Dramatisation of the true story of Harold Shipman, a GP (general practitioner, ie family doctor) from Hyde, Manchester, who was convicted in 2000 of murdering fifteen of his elderly ... See full summary »
London, 1949. John Christie is an unassuming, middle aged man who, along with his wife Ethel, manages the apartment building at 10 Rillington Place. His unassuming demeanor masks the fact ... See full summary »
Dramatisation of the true story of Harold Shipman, a GP (general practitioner, ie family doctor) from Hyde, Manchester, who was convicted in 2000 of murdering fifteen of his elderly patients and is suspected of murdering many more of them. Written by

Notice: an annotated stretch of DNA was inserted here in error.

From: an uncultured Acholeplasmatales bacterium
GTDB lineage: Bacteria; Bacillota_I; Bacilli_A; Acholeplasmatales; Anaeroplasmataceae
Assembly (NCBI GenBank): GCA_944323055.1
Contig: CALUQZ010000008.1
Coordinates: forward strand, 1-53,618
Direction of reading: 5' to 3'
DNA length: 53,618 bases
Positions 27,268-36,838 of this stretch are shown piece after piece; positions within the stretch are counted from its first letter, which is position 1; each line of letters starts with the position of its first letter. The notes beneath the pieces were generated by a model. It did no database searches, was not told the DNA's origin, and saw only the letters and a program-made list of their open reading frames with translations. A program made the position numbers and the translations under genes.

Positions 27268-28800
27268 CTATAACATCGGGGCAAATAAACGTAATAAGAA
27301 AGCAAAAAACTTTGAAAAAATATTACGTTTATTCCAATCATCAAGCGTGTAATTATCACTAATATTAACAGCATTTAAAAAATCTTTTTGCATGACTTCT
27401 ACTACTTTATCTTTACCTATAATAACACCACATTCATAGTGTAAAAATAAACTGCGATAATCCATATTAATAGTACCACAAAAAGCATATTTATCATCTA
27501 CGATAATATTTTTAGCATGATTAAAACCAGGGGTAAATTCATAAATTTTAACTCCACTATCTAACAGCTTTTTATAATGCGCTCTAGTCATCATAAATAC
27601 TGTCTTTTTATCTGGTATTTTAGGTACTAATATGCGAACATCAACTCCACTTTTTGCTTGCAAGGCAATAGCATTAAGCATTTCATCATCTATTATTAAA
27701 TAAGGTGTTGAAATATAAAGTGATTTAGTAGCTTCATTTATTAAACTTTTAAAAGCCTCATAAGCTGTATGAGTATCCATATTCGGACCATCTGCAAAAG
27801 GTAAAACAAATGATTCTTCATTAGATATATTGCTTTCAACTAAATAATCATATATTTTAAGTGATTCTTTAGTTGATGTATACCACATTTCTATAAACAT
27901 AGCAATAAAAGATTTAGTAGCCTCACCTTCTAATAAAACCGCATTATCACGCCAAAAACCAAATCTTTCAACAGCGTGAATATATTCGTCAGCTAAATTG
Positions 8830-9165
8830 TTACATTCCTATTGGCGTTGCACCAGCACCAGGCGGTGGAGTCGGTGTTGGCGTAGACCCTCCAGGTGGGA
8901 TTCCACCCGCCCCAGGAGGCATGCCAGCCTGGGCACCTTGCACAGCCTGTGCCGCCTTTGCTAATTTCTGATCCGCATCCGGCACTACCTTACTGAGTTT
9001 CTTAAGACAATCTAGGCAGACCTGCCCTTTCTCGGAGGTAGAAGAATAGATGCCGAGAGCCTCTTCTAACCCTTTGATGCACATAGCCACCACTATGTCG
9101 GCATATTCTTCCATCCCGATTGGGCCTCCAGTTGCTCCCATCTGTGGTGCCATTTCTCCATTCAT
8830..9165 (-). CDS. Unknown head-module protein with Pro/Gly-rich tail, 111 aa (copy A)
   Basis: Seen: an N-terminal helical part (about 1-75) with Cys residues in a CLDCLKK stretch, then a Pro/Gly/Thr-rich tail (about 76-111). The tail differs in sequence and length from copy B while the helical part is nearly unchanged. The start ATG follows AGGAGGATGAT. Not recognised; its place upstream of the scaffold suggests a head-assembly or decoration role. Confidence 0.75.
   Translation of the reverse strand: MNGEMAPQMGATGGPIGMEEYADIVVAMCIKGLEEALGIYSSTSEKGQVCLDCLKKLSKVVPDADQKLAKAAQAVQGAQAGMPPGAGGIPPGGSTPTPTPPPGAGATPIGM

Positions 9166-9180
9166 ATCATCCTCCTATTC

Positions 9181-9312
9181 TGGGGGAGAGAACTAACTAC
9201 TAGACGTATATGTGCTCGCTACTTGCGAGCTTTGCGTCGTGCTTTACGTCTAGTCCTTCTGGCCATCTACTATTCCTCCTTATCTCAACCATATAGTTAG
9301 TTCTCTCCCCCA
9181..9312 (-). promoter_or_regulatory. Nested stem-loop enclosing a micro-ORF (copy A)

This drama retraced some of the murders commited by primary care physician Harold Shipman in the Manchester area of the UK in the late 90s. Shipman was convicted of injecting his patients with lethal doses of diamorphine. Despite the highly unusual number of deaths in his practice his actions went unnoticed for a long period of time, and even now the authorities are unsure about the number of people that he may have killed. The film is low key, and does not attemot to provide any insight or reasoning into Shipman's motives, it simply documents the events as recorded in court transcripts. Nevertheless it is a powerful film; James Bolam a stalwart of light comedy in the UK is well cast. The film has caused some controversy here, as it has been shown on television before the inquiries into Shipman have been completed. Relatives of those who died tried to prevent the film been shown at this stage. On balance the events are documented as sensitively as possible; and the drama is good if very very uncomfortable viewing.
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